Also, in terms of advisory services, we think that founders learn well from both seasoned digital health advisors and other founders. Founder-to-founder interaction is very powerful, as it tends to be focused on the real issues at hand. For this reason, we are sponsoring the Health 2.0 Toronto Meetup group, where digital health founders can come together.
How can technology help in personalizing the healthcare system and adapting for the future? Can our current healthcare system adequately support our aging population?
As mentioned above, the economics are broken and the stats are not in our favour. Without innovation, we will bankrupt governments as healthcare costs rise, which will take away from other services. This means one thing: we must innovate to fix things, as more of the same will no longer cut it. The pace of change must increase. As the situation gets worse, it will be consumers who will demand the change.
We need to keep our aging population out of expensive hospitals, which is today’s model. Tomorrow’s model is about aging at home, staying healthy, self-monitoring, telemedicine, remote monitoring, virtual care and home care. All of these need innovation to make them real.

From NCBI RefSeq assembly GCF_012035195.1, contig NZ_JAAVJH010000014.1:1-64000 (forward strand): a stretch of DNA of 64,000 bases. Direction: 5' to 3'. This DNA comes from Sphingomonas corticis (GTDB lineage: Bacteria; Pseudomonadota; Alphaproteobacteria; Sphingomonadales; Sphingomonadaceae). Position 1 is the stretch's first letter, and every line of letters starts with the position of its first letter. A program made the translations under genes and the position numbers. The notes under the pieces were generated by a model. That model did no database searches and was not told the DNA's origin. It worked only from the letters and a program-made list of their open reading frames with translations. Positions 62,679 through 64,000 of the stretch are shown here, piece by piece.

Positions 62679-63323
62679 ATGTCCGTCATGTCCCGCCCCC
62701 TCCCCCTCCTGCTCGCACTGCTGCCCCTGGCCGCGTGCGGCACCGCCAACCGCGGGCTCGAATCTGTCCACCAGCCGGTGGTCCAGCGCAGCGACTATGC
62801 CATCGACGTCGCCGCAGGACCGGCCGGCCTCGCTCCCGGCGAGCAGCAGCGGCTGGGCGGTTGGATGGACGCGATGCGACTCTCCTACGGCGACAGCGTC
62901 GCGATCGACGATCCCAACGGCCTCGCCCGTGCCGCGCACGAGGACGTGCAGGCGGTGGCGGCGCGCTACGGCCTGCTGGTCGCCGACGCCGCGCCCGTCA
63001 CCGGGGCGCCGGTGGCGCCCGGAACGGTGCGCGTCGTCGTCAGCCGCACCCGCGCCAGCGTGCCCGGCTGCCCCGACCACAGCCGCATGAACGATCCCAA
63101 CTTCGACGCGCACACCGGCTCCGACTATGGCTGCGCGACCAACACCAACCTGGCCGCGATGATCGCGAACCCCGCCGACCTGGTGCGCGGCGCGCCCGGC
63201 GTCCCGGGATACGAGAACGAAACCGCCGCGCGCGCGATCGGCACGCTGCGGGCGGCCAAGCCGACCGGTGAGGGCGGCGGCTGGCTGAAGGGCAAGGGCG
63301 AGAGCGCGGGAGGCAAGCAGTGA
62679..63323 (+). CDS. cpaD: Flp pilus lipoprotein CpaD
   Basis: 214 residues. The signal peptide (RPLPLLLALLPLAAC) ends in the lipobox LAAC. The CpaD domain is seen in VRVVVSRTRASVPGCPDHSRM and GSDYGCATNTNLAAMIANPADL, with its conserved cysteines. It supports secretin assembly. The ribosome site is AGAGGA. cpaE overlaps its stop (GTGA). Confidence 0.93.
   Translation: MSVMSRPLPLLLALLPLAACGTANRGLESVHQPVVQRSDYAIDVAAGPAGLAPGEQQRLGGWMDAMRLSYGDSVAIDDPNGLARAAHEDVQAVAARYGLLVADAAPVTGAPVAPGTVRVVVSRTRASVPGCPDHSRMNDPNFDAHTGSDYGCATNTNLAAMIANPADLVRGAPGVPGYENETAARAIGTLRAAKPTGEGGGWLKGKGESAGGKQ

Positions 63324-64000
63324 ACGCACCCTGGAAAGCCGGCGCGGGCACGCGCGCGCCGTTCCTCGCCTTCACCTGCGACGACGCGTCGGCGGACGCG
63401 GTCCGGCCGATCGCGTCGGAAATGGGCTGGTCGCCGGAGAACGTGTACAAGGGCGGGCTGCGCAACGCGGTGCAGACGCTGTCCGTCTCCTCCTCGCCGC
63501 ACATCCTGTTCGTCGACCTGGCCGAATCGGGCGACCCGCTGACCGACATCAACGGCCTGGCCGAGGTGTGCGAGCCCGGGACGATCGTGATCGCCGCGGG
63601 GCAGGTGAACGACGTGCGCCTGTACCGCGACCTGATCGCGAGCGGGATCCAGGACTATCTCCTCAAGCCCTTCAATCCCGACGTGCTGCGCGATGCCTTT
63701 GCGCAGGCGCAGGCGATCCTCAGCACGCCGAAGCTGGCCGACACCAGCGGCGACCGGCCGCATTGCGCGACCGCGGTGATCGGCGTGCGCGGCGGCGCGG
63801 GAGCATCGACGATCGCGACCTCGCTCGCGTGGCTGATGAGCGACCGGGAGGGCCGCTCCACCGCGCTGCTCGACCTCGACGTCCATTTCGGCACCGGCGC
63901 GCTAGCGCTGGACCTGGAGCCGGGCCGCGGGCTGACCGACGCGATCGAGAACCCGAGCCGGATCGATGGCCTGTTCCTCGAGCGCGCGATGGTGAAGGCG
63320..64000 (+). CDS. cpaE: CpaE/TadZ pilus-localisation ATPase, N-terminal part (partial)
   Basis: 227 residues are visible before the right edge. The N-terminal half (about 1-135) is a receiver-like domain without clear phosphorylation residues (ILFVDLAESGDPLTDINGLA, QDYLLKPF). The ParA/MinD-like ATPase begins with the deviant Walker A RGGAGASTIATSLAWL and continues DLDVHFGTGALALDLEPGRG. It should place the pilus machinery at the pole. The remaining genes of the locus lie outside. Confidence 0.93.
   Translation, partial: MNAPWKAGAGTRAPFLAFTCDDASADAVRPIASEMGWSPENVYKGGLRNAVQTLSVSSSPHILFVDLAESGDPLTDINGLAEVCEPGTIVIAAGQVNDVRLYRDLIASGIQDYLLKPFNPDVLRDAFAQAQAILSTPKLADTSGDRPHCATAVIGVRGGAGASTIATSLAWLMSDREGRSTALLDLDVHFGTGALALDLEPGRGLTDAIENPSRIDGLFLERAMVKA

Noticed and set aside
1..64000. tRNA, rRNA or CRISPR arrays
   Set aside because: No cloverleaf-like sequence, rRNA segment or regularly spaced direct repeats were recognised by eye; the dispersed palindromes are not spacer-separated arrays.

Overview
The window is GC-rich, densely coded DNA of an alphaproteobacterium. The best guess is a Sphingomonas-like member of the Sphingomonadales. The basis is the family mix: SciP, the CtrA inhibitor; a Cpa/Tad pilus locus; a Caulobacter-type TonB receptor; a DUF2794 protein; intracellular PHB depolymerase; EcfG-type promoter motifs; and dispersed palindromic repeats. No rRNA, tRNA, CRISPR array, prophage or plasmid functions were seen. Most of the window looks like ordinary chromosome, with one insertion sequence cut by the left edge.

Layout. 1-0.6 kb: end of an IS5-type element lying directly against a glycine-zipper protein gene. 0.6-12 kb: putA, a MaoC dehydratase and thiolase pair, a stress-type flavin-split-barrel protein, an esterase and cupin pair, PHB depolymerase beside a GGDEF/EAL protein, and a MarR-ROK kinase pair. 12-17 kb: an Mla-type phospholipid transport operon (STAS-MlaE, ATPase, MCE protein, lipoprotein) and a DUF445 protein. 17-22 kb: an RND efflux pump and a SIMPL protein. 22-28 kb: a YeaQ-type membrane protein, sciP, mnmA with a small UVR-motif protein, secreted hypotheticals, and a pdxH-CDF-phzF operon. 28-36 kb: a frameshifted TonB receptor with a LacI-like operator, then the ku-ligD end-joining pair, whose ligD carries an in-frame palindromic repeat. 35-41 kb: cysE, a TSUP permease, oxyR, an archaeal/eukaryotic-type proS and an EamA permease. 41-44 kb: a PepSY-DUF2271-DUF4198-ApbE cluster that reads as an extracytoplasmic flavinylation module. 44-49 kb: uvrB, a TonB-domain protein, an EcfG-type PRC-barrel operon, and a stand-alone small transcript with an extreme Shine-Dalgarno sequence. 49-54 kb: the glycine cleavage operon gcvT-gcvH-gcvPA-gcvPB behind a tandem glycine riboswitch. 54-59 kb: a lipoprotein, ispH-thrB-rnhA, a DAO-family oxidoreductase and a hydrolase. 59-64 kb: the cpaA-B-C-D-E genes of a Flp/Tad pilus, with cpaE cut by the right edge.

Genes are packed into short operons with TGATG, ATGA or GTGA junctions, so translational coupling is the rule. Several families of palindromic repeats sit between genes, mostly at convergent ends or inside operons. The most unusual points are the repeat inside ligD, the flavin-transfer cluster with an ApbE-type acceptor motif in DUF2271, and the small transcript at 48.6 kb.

What are you most excited about in the next one to two years in this space? What still needs to happen?
I’m excited about the brave founders who want to make a difference and who are ready to do something about it. They are risking it all to make peoples’ lives better. Over the next two years we will see companies start to make an impact on consumer behaviour and start giving consumers what they think they want. And we will see the real impact. And we will react. We will build on top of this learning, and that’s exciting. We are truly at the beginning of the next frontier and it matters deeply to each and every one of us.